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Paris - European shares rose early on Wednesday, boosted by news that Ukraine's President has reached an agreement with Russia over a ceasefire in eastern Ukraine's Donbass region.
Ukrainian President Petro Poroshenko's press office said in a statement he had reached a deal with Russia's Vladimir Putin on Wednesday on a “permanent ceasefire” for the Donbass region.
Pro-Russian separatists are battling Kiev's forces in the mainly Russian-speaking Donbass region, which is home to most of Ukraine's heavy industry and accounts for about 18 percent of the country's economic output.
At 10:21 SA time, the FTSEurofirst 300 index of top European shares was up 0.8 percent at 1,387.53 points.
Shares in French luxury handbag maker Hermes tumbled on huge volumes after it struck a deal with bigger rival LVMH that resolves their dispute over LVMH's 23.2 percent stake in the maker of Birkin and Kelly handbags.
Hermes's stock dropped 10 percent, representing a 2.8 billion euro (R40 billion) wipeout in the company's market value - roughly the price of 350,000 luxury Birkin handbags - as the deal quashed speculation over a full takeover of Hermes by LVMH.
LVMH shares were up 2.7 percent.
“The speculative premium has disappeared,” Barclays France director Franklin Pichard said.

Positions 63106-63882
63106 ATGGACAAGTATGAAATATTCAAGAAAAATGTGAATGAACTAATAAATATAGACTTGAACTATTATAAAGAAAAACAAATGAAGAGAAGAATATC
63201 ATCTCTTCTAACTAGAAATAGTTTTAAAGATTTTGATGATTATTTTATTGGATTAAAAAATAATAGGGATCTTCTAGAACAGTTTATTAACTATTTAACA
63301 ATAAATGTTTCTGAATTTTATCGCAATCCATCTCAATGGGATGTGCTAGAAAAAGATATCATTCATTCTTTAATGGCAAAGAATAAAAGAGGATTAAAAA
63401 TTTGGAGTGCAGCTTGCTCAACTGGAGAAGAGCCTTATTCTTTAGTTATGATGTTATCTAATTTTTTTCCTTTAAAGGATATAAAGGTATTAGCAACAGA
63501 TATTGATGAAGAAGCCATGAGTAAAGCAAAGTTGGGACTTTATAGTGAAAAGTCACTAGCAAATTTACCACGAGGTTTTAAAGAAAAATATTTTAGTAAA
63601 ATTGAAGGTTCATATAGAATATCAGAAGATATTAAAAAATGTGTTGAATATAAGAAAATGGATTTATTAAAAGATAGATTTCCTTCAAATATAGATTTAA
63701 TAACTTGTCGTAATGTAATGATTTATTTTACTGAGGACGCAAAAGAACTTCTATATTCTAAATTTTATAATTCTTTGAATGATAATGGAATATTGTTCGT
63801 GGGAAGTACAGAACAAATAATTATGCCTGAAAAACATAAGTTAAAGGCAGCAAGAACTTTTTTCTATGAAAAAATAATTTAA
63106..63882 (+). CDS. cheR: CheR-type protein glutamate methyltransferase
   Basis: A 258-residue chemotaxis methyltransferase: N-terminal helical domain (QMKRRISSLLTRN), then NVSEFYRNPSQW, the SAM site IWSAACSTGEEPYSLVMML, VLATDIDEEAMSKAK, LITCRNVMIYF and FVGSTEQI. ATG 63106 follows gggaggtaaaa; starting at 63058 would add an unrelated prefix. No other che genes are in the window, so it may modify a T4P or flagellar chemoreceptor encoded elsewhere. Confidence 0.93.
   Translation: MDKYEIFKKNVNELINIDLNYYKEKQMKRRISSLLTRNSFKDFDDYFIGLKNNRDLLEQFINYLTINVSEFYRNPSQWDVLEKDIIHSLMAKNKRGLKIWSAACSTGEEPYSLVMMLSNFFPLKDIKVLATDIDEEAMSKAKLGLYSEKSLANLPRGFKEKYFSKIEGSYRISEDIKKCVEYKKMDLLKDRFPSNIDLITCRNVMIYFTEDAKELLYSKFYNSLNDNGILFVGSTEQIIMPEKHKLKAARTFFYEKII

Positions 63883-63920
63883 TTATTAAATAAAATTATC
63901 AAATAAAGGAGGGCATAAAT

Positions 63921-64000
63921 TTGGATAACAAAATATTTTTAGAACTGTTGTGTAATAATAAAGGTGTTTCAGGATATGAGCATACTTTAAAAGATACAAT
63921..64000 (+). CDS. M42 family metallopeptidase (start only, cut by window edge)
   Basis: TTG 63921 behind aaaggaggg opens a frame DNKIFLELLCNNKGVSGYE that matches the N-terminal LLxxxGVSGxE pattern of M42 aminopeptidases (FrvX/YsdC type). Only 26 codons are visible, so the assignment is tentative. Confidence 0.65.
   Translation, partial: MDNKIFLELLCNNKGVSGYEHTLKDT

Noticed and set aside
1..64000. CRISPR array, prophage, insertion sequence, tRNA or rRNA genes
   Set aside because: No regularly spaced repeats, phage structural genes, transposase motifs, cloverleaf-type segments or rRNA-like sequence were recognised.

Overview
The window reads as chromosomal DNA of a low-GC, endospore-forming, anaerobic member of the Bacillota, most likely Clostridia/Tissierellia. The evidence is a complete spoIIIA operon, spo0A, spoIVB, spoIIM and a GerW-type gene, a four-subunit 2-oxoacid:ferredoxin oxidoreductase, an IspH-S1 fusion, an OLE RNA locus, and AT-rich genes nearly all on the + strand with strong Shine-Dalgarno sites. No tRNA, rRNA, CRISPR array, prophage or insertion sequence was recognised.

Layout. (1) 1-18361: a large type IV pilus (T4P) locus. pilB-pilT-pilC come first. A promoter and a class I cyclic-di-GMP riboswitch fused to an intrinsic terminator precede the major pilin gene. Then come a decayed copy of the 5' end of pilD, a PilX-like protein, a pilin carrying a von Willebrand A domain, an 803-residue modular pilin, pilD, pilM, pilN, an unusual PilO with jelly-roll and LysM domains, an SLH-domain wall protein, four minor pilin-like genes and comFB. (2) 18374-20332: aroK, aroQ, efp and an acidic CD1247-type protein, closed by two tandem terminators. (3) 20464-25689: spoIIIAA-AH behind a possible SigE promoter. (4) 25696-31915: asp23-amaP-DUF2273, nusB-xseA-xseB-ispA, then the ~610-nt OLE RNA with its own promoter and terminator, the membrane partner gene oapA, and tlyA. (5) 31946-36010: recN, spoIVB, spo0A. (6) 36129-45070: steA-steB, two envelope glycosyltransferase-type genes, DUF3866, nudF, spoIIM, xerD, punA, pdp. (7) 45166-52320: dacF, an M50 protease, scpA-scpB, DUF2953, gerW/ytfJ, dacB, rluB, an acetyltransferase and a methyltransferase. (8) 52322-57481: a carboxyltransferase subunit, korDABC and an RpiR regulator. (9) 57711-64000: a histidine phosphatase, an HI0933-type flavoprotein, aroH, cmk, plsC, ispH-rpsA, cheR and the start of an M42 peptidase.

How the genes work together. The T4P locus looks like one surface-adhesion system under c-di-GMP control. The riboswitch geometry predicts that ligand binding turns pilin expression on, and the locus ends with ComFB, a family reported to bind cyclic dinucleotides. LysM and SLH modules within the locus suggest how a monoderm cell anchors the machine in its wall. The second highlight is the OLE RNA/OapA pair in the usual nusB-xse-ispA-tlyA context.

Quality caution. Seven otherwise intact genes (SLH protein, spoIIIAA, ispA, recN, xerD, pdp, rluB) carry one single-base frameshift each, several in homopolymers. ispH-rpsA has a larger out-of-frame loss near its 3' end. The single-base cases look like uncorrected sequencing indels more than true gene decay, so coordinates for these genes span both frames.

Shares in German retailer Hugo Boss also dropped, by 5.4 percent after an investment company controlled by private equity investor Permira placed an 11 percent stake of the company's total capital.
Around Europe, UK's FTSE 100 index was up 1 percent, Germany's DAX index up 1.4 percent, and France's CAC 40 up 1.4 percent, breaking above a recent tight trading range.
European stocks have been moving sideways in the past week, ahead of the European Central Bank's policy meeting on Thursday, with investors split on whether the ECB will unveil immediate stimulus steps to stave off deflation.
“We're expecting a strong verbal commitment from Draghi on Thursday,” said Romain Boscher, global head of equities management at Amundi, which has 821 billion euros ($1.08 trillion) under management.
“The ECB still has plenty of ammunition left, and it will certainly use it when needed. The prospect of further action from the central bank remains very supportive for risky assets such as equities.”
Dovish comments by ECB President Mario Draghi in late August sparked market bets that the central bank is preparing to pump more liquidity into the system, possibly via purchases of government or corporate bonds, a measure known as quantitative easing (QE).
However, sources from within the central bank told Reuters last week that new action at its meeting this Thursday was unlikely but not impossible, and that the barrier to QE was still “very high”.
In a Reuters poll conducted last week, economists saw a 75 percent chance that the ECB would buy asset-backed securities through a quantitative easing (QE) programme. In the poll, 32 of 39 economists said the ECB would conduct QE by March 2015.
While many market participants do not expect the ECB to take major easing steps this week, further measures are considered a matter of 'when' and not 'if' in the face of risks to euro zone growth posed by low inflation as well as the Ukraine conflict. - Reuters